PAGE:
So how do you go about building true web clients? Until recently it was actually rather painful to do so. You had to be a JavaScript guru and even then you typically were weaving together multiple 3rd party JavaScript libraries and frameworks to provide the necessary event handling, DOM manipulation, parsing, etc. Appcelerator was designed specifically to simplify the development of web clients so that mere mortals can develop them (not just the PhDs @ Google). Yes, you can use all of the Appcelerator widgets and even leverage the client messaging bus without giving up your HTML generation scripts (and many people do). But once you've experienced the elegant simplicity of developing true standalone web clients that invoke services for business logic & data access, you will never go back.

The shift is already underway. The client operating system IS the browser. See the rise of offline, single-site-browsers, and desktop web integration. The clients call services and re-render themselves accordingly. The only question remaining is... how long before you starting writing webapps as standalone web clients?

(cross-posted from Appcelerant)

Final Hurdle

The only thing that is keeping Carson in the NICU is his current inability to drink the entire contents of his bottle without falling asleep. When this happens, the remainder of his milk must be pumped into his stomach through the NG tube that's stuck up his nose. Sometimes he finishes the bottle easily, but he's just not consistent yet. If he doesn't improve this weekend we will be getting trained on how to feed him through the NG tube and we will feed him at home with daily visits from a home nurse.

Tuesday, June 3, 2008

Vocal Cords

Last night Carson underwent another procedure where the surgeon went in to see if his cyst had reformed and was collecting fluid again. The surgeon referred to the size of the original cyst as "huge" and said that the walls of the cyst were not as flimsy as many of the smaller cysts she has seen. As a result, the cyst cannot be removed at this size without significant trauma. Therefore, she is simply try to keep it drained and see how well it is absorbed by the surrounding tissue.

The good news
The surgeon did not see any indication that the cyst had recurred and it continues to drain normally.

The bad news
Unfortunately, it appears that the size and location of the cyst may have impacted the development of his vocal cords on one side. As a result his voice will likely always have a raspy or hoarse sound. We just don't know if that means he's gonna talk like a cowboy or whisper like a monk. Either way, his challenges pale in comparison to being born without an esophagus (which is what we were told originally).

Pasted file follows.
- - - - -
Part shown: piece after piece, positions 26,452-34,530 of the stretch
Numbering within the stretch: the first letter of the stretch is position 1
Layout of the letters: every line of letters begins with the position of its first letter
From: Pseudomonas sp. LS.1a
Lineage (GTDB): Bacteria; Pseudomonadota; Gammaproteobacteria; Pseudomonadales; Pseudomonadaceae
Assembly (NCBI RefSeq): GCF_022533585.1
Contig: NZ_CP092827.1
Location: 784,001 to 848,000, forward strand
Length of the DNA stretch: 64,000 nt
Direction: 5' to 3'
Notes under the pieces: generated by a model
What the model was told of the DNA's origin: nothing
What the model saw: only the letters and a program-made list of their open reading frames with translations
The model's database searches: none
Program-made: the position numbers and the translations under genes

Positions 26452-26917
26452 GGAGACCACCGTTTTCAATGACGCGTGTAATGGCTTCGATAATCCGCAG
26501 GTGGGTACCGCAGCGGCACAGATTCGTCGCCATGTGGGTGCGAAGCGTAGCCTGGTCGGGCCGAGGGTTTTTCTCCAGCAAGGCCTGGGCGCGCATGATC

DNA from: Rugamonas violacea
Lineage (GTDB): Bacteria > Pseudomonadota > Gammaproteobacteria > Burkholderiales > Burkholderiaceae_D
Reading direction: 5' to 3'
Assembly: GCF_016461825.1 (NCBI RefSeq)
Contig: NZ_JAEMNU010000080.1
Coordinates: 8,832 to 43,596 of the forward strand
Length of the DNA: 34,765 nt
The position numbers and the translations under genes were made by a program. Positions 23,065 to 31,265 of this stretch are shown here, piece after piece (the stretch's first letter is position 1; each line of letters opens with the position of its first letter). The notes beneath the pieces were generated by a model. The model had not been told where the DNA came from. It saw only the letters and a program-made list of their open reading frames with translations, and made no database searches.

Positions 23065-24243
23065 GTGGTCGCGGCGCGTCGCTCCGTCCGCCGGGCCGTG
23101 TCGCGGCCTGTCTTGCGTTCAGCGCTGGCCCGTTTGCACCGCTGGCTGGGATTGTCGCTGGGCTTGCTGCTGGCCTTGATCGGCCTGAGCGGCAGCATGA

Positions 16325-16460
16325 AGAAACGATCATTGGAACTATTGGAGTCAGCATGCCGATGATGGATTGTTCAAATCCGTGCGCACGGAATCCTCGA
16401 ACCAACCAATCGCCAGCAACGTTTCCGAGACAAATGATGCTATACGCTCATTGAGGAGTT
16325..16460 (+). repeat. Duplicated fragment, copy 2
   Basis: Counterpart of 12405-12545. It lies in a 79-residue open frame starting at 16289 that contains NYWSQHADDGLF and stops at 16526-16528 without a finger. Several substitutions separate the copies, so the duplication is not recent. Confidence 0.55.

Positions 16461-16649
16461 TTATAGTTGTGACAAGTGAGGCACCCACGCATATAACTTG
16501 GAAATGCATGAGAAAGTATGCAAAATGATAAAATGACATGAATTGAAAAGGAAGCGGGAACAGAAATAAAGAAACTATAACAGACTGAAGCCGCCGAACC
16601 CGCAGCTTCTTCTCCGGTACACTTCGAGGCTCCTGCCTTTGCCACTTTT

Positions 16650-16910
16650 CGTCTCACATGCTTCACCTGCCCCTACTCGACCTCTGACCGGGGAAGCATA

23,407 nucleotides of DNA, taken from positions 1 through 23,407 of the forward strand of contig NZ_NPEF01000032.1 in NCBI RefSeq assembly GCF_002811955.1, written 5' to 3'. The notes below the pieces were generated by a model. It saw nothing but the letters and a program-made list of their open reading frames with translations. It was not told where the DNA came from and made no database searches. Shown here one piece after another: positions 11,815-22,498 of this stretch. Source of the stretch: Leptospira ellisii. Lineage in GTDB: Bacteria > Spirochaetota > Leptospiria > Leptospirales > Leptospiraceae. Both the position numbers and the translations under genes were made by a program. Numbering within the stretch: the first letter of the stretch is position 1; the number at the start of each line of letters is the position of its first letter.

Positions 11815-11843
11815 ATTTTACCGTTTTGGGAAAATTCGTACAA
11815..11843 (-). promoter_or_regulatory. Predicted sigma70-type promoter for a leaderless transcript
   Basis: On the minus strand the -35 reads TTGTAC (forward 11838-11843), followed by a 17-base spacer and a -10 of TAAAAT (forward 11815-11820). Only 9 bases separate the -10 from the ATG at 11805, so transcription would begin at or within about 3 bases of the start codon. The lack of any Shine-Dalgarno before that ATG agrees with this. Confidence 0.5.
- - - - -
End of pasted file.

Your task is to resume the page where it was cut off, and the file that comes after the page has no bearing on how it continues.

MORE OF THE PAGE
Spoke with the neonatologist today and he indicated that if things went well we could probably take Carson home in 5-7 days. There is a small chance that he could come home sooner, and if things go south he could be there longer. But that was his best guess.

Kristen should be leaving to visit him in about 15 minutes. I'm sure he's looking forward to seeing mommy.

Monday, June 2, 2008

Carson's First Videos

While we are posting a lot of pics here, but we typically use Snapfish for our photo management. Click here to see a complete album of Carson. My apologies that it requires signup... we should probably switch to Flickr so you don't need to but we have hundreds of pics on Snapfish already.

Also we have uploaded a coupla videos as well to youtube that you can see here:
Video#1 Video#2


Sunday, June 1, 2008

Carson's Homecoming Countdown

We haven't posted to the blog in a while because there hasn't been much to report. Saturday has come and gone and Carson is still in the NICU so my prediction was apparently a bit optimistic.

On Saturday Dr Gowan (the surgeon who treated Carson originally) told us that she thinks his cyst may have reattached and is collecting fluid. On Monday she is going to put him under and re-scope his trachea to see what's really going on. If the cyst has reappeared she will drain it again and continue to monitor his progress. Still no ETA on his homecoming.

One a positive note, Carson is definitely starting to show his personality now. He is very alert when I visit him and smiles when we talk and play with him. His doctors and nurses all gush about how sweet and cute he is. I suspect that's because he is one of the few babies in the NICU that is full-sized and healthy.

We still visit him everyday and are anxious for him to come home. Evan is anxious as well because he's never met his baby brother (NICU doesn't allow children visitors). I'll post here as soon as we get an estimated homecoming date for Carson.